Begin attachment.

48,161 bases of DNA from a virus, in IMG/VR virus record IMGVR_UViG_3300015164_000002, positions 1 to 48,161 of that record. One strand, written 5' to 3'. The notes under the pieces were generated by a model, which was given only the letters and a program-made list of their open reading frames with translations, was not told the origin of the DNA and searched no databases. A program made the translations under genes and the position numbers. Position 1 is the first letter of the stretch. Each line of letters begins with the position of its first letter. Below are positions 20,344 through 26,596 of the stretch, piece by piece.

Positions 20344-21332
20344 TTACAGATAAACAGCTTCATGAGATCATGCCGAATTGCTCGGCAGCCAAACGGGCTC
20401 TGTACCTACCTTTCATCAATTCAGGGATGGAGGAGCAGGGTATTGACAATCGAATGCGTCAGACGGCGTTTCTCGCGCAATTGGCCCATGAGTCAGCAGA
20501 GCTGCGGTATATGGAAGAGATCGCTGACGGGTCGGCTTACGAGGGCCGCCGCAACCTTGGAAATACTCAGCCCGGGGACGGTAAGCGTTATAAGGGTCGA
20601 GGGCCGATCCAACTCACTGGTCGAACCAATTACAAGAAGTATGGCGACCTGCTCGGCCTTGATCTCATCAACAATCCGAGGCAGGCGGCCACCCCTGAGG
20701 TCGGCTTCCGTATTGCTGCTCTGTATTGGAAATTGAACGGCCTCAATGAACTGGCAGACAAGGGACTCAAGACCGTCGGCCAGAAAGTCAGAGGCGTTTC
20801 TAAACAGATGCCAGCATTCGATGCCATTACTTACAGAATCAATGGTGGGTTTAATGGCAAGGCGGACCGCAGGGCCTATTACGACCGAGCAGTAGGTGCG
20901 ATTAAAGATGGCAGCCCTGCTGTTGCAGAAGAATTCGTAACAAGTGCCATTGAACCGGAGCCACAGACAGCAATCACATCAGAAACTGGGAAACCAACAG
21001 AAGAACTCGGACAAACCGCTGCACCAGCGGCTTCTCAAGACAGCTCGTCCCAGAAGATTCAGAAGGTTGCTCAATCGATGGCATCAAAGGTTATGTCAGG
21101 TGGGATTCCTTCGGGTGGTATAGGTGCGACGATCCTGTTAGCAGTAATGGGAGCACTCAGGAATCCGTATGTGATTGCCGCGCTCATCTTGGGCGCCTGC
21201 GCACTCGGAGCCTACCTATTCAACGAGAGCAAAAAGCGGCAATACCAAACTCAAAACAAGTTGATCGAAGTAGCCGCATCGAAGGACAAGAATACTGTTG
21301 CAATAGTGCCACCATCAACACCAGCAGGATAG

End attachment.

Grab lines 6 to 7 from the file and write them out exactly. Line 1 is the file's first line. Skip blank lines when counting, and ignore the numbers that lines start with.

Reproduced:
20601 GGGCCGATCCAACTCACTGGTCGAACCAATTACAAGAAGTATGGCGACCTGCTCGGCCTTGATCTCATCAACAATCCGAGGCAGGCGGCCACCCCTGAGG
20701 TCGGCTTCCGTATTGCTGCTCTGTATTGGAAATTGAACGGCCTCAATGAACTGGCAGACAAGGGACTCAAGACCGTCGGCCAGAAAGTCAGAGGCGTTTC